Myths and misinformation cause an irrational fear of spiders for some people, but the truth is that most spiders fear humans and attack only when threatened or provoked. Different species of spiders, some extremely venomous, inhabit every state. Most spiders native to Wyoming pose no risk, but two potentially dangerous ones live in parts of the state.
According to etymologists at the University of Wyoming, more than 3,000 species of spiders are found in the United States. The most venomous among these, the black widow, is considered of serious health importance in Wyoming. The venom of the Western black widow contains a neurotoxin that destroys nerve tissue. Deaths are rare, but the bites are extremely painful and may cause difficult breathing, especially in allergic victims. Brown recluse spiders don't live in most parts of Wyoming; however, some have been sighted in extreme southeastern sections of the state. Hobo spiders resemble brown recluse spiders and sometimes are mistaken for them. The hobo spider is also called the aggressive house spider. The bite of a hobo spider is painful, but the venom is not as powerful as that of the black widow or brown recluse.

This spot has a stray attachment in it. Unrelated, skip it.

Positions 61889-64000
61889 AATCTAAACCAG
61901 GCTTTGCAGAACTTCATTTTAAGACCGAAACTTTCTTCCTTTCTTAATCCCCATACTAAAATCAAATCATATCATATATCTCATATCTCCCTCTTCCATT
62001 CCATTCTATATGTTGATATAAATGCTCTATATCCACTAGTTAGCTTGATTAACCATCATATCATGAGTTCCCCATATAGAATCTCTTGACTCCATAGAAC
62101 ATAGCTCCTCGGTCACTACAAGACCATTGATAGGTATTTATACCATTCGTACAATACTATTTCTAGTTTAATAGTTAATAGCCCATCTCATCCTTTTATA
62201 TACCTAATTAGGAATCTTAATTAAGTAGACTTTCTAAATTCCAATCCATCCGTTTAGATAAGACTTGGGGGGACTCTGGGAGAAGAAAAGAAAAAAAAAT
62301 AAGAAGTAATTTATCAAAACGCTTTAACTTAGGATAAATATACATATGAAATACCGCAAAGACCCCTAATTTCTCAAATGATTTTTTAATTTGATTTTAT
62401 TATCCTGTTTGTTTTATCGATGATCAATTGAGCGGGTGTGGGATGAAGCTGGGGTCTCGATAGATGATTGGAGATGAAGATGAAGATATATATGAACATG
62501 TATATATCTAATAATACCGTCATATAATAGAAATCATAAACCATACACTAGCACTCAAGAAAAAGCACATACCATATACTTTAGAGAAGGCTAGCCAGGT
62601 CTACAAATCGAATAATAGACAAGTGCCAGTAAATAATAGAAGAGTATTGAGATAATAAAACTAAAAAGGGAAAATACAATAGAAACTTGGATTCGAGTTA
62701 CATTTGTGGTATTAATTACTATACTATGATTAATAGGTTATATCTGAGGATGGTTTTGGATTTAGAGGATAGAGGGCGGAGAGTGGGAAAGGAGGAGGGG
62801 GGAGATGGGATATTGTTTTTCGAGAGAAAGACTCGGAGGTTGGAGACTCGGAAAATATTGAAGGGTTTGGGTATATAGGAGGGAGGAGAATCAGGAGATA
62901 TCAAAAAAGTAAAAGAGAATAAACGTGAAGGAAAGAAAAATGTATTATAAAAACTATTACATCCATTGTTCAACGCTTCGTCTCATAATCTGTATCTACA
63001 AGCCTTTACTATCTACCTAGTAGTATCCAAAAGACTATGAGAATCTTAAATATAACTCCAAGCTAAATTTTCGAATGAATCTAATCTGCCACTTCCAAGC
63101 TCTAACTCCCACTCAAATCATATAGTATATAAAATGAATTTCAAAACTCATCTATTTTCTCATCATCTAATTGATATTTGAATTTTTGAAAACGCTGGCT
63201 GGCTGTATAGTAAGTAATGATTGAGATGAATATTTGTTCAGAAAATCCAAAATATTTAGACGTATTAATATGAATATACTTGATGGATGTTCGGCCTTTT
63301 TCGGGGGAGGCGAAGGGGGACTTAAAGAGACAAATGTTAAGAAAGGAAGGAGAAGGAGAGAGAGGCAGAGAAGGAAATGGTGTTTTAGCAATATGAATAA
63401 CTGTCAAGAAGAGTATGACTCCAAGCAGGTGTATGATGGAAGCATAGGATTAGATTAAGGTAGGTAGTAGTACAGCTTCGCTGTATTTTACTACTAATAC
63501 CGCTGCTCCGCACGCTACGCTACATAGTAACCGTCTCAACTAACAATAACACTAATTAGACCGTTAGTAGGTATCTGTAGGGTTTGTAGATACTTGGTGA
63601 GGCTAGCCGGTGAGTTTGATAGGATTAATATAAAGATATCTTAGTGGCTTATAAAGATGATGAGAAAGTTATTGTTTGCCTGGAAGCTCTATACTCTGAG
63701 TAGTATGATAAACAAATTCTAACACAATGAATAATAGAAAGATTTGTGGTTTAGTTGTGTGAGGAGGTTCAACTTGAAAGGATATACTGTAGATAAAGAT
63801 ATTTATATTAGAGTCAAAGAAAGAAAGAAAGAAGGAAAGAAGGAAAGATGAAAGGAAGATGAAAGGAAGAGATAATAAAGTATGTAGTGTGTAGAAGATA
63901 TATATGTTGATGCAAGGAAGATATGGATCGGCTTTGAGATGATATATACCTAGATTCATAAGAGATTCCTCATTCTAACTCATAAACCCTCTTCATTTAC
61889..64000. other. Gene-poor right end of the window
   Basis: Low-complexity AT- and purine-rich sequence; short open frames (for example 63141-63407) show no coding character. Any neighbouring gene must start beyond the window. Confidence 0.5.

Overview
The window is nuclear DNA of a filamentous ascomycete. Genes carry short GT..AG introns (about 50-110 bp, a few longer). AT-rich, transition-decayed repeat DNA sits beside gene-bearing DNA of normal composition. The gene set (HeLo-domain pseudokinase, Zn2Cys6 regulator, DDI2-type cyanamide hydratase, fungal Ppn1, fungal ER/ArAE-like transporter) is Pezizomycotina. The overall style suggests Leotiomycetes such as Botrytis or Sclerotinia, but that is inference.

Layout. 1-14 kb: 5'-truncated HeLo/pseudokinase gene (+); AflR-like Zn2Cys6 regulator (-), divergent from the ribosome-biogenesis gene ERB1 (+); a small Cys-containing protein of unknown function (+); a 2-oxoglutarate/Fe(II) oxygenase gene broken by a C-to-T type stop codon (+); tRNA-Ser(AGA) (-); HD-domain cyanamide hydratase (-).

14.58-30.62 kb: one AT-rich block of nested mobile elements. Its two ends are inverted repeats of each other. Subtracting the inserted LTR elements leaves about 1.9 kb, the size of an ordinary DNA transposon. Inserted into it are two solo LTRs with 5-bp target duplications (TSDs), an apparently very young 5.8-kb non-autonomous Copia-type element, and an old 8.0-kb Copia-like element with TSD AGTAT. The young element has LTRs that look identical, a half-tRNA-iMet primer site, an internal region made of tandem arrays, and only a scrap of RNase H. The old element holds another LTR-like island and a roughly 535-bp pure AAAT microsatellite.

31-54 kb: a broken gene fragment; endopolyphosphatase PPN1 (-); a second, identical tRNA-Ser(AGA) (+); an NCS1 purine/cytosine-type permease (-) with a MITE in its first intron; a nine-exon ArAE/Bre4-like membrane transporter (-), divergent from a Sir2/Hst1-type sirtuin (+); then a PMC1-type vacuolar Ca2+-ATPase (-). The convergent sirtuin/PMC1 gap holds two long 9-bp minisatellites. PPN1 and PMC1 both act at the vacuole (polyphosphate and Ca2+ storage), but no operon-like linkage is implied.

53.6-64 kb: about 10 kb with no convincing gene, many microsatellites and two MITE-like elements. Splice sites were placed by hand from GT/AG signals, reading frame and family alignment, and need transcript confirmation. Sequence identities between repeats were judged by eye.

Hobo spiders are marked with a herringbone or multiple chevron pattern on top of the abdomen. This fast-running brown-colored spider is about 1 to 1 3/4 inches long, including the legs. Because of its brown color, it is sometimes mistaken for the more dangerous brown recluse. However, the brown recluse is only about three-eighths of an inch long and has a distinct violin pattern on the top side of the head that distinguishes it from the hobo. The red or red-orange "hourglass" on the underside of the abdomen of black widows distinguishes them. The Western widow often has two unconnected spots that appear as a rectangle instead of the typical hourglass shape.
Hobo and Western widow spiders are prevalent in the Western states of Wyoming, Montana, Utah, Colorado, Oregon, Idaho and Washington. Hobo spiders prefer moist areas such as basements, window wells and woodpiles. They frequently nest indoors between boxes or storage items, behind furniture and in closets. Western widow spiders seek out piles of wood, leaves and other areas with large amounts of debris. They build webs between objects and trap their victims in the sticky web.
Use caution when encountering any spider, since it is difficult to identify one that poses a risk of danger from one that does not. Take special care when working outdoors in the garden or cleaning closets or storage areas. It is important to educate yourself about dangerous spiders and find out how to prevent exposure to humans and domestic animals.